In 1862, in the only instance of a Jewish expulsion in America, General Ulysses S. Grant banished Jewish citizens from the region under his military command. Although the order was quickly revoked by President Lincoln, it represented growing anti-Semitism in America. Convinced that assimilation was their best defense, Jews sought to Americanize by shedding distinctive dress, occupations, and religious rituals.
American Jews recognized the benefit and urgency of bridging the divide between Reform and Orthodox Judaism to create a stronger alliance to face the challenges ahead. With Grant’s 1868 presidential campaign, they also realized they could no longer remain aloof from partisan politics. As they became a growing influence in American politics, both political parties courted the new Jewish vote.
Once in office, Grant took notice of the persecution of Jews in Romania and Russia, and he appointed more Jews to office than any president before him. Indeed, Simon Wolf, a Washington lawyer who became one of Grant’s closest advisers, was part of a new generation of Jewish leaders to emerge in the post–Civil War era—thoroughly Americanized, politically mature, and committed to the modernized Judaism of the Reform movement.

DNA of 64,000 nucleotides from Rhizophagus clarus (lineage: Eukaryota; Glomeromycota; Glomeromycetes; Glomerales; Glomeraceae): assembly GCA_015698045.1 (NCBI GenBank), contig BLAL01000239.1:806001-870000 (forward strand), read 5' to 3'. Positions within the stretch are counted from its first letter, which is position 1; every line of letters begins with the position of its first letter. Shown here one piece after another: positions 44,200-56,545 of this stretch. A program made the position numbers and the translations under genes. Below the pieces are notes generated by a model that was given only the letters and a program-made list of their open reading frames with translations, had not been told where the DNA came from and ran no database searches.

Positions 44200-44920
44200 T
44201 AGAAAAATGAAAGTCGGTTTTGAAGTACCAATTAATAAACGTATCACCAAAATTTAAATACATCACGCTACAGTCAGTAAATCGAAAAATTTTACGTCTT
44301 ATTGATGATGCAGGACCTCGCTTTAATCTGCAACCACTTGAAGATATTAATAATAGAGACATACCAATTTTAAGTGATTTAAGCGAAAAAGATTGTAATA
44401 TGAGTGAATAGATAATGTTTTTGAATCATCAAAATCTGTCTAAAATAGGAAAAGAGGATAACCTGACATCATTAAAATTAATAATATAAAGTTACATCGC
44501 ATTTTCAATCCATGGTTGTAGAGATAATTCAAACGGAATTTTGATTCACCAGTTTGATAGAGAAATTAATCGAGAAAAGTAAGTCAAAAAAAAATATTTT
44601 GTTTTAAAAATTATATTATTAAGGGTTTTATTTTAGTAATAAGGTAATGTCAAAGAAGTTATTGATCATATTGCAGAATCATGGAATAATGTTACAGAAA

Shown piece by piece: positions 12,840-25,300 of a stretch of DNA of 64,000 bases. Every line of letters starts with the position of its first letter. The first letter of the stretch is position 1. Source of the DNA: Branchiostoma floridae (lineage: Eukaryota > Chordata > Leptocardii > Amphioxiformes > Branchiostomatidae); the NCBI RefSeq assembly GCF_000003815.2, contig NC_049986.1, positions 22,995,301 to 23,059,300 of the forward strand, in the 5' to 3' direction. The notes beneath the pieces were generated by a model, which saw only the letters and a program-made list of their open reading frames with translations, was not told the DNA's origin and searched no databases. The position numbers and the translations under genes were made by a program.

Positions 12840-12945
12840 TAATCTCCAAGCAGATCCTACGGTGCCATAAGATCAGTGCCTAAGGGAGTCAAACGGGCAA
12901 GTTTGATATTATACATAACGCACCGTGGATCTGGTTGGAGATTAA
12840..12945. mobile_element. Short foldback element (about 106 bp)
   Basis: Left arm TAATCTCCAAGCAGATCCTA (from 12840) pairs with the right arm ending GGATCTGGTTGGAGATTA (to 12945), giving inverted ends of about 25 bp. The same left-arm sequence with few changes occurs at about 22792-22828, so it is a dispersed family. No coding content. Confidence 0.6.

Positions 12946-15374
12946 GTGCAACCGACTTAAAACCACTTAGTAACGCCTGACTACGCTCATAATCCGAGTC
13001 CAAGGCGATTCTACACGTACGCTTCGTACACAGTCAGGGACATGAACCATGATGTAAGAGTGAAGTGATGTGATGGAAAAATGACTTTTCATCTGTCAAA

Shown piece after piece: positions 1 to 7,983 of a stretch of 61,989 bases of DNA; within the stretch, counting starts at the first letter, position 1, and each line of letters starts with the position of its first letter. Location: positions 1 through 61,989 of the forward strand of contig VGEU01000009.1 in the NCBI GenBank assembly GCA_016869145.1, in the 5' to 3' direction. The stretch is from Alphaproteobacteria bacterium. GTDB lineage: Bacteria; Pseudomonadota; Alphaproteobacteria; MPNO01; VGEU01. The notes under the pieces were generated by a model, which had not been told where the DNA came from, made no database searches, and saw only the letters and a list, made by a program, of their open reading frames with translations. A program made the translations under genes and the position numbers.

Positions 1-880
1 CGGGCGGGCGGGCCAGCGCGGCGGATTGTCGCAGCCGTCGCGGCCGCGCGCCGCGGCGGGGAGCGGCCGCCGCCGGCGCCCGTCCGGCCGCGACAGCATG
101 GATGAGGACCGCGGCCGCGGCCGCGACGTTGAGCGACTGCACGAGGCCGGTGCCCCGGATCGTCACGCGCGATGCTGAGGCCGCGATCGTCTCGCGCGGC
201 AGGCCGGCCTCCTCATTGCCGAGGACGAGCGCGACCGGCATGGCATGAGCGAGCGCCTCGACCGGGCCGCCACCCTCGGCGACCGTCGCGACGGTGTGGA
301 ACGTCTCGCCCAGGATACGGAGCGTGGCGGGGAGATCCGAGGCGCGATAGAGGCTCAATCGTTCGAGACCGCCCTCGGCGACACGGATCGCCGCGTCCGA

In Politics, Faith, and the Making of American Judaism, Peter Adams recounts the history of the American Jewish Community’s assimilation efforts, organization, and political mobilization in the late 19th century, as political and cultural imperatives crafted a new, American brand of Judaism.
“This book will appeal to all those interested in United States Jewish history and Jewish history in general. It also makes important contributions to our understanding of the Civil War, the election of 1868, and Ulysses S. Grant.”
—William Pencak, Pennsylvania State University
“Beginning with the Civil War and going through the turn of the 20th century, Adams’s lucid and concise Politics, Faith, and the Making of American Judaism delineates how American Jews transformed themselves from a fractured constellation of politically feeble communities to an incipient political powerhouse. If you want to know how the American Jewish community rose to political prominence, this book is the place to start.”
—Andrew M. Schocket, Bowling Green State University